After the wheels were put into motion just over two years ago when Texas and Oklahoma made their move to the SEC, the Big 12 has completed its comeback and dismantling of the Pac-12. After Colorado joined at the end of July, Arizona, Arizona State and Utah have also joined the league now.
During the time of change, Bob Bowlsby began his transition out of the commissioner’s office, and eventually, his job was given to Brett Yormark to help save the day. More conference realignment came in 2022 when the Big Ten dropped the bomb of stealing USC and UCLA from the Pac-12, creating more instability out west.
While Yormark and the Big 12 announced the league was open for business, they hauled in respectable adds that helped save the conference from death with BYU, Houston, Cincinnati and UCF. But still, Yormark wanted more and a bigger splash to help the league solidify it being the third-best conference behind the mega powers of the SEC and Big Ten.
Yormark set his eyes on the fragile Pac-12, who had lost its two biggest cash cows and rumors swirled that Oregon and Washington would eventually join the Big Ten as well.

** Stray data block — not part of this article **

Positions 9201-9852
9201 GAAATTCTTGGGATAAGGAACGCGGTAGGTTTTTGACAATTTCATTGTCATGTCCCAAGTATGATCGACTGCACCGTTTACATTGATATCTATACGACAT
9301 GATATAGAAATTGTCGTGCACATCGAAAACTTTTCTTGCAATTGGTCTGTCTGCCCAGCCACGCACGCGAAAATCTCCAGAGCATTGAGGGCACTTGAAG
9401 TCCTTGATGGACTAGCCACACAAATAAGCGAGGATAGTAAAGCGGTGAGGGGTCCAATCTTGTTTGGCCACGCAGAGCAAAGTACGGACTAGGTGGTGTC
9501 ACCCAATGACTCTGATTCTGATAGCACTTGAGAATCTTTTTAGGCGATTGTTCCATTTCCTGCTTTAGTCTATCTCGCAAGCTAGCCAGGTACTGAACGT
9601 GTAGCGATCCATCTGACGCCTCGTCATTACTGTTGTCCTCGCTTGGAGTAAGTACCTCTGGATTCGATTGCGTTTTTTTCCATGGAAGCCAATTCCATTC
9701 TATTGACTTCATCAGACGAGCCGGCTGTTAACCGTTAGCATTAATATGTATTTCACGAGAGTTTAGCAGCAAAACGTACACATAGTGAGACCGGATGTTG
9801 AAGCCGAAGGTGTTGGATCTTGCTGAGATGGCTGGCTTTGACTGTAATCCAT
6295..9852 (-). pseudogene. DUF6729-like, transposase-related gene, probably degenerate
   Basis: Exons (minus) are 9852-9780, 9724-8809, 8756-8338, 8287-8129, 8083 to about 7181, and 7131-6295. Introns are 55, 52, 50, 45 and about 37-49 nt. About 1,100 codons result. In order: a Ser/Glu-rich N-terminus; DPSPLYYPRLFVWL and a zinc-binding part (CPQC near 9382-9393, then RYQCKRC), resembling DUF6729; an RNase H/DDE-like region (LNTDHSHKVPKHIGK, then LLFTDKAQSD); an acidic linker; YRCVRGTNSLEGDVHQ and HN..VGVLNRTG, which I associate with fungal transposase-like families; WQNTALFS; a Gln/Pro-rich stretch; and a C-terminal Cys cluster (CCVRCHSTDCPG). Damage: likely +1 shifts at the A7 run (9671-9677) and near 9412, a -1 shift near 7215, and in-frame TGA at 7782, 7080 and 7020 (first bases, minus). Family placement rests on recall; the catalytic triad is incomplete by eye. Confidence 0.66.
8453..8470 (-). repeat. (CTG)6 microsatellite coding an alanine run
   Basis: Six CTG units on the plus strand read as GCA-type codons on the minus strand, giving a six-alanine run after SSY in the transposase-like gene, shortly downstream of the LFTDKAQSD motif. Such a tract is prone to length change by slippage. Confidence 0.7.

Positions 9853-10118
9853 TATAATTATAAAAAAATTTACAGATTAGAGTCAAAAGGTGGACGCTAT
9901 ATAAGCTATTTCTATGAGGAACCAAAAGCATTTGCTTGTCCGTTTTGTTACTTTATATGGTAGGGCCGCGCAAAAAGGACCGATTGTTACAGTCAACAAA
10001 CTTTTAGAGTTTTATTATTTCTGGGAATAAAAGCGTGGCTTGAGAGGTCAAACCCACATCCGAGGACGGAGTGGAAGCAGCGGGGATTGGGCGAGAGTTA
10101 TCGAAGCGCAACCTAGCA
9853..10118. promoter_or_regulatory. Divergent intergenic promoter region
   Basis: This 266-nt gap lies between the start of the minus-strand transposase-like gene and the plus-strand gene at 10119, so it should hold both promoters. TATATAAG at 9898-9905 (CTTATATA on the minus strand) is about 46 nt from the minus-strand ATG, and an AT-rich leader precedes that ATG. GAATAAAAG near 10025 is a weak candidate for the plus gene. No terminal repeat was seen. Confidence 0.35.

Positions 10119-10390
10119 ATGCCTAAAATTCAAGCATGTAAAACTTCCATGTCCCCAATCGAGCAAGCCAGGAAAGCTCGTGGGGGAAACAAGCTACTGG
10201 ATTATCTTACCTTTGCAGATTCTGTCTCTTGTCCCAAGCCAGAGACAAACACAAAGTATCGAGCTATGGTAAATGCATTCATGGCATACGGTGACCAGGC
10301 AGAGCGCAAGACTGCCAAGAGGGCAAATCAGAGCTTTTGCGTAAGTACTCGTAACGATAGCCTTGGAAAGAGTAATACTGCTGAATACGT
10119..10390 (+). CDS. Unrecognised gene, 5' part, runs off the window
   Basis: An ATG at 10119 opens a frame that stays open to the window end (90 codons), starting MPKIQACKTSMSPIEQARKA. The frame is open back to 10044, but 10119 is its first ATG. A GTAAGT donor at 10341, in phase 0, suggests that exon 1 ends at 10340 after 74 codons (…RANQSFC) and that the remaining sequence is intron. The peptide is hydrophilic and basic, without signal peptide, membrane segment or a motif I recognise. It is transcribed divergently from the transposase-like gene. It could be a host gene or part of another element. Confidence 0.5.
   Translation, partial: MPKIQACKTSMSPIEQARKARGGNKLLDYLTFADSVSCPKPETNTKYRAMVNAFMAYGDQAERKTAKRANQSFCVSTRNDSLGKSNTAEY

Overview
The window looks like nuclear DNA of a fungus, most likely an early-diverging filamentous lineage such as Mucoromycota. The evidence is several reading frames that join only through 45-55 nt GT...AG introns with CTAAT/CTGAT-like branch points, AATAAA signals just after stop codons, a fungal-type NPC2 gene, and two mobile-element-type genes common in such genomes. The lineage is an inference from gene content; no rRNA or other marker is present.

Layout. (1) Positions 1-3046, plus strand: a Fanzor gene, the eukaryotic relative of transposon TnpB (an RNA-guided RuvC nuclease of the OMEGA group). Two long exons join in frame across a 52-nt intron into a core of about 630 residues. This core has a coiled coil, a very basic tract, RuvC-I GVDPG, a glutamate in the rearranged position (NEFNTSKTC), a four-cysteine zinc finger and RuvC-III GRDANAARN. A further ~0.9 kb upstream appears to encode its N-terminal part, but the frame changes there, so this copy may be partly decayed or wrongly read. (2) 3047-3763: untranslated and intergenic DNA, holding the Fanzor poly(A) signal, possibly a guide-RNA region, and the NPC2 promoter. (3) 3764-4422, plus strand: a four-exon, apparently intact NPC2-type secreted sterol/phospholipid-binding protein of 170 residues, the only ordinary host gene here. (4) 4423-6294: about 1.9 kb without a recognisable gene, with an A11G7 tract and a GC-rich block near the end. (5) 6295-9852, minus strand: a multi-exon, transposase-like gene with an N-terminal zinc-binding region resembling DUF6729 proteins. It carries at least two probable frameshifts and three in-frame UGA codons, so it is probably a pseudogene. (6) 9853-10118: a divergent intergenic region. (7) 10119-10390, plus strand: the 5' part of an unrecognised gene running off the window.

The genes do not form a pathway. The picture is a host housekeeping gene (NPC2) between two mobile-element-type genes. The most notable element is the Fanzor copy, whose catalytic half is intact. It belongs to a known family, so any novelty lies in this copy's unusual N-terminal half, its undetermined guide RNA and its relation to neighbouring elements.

Yormark made calculated moves to help the Big 12 gain the upper hand on the Pac-12, as the ACC had already sealed its fate with a bad TV and grant of rights deal that would pay them significantly less for the long term future.
Yormark triggered early negotiations with TV networks FOX and ESPN to jump the line ahead of the Pac-12, whose TV deal was up one year sooner. Yormark delivered a combo deal with the two partners of FOX and ESPN, which will pay each school roughly $31.7 million per year moving forward. Yormark also made sure that any Power 5 additions to the conference would get that full TV number, unlike other leagues where teams come in at lesser numbers before becoming full members.
The Pac-12 had trouble selling their rights without USC and UCLA, and also faced a TV market where money is tightening up and networks are becoming smarter about what they do and don’t spend money on. Despite Pac-12 commissioner George Kliavkoff and university administrators from schools like Washington State and Oregon State, that are likely to get left out of a power conference when this all ends, guarantees that a deal was coming, it never did. And Colorado was the first to get tired of the charade and make the jump back to the league they left 12 years ago.
Then on the first Friday in August, Yormark made his final move to win the war between the Big 12 and everyone that left them for dead, as Arizona, Arizona State and Utah finally made their move to the Big 12.
All four new schools will be full members in 2024-2025 and the Big 12 now sits at 16 teams and is easily the number three conference in stability and value behind the SEC and Big Ten. Pretty good for a league that had just eight guaranteed members at this time two years ago.
Big 12 Conference Adds Arizona, Arizona State and Utah pic.twitter.com/Or4ypfW7d8
— Big 12 Conference (@Big12Conference) August 5, 2023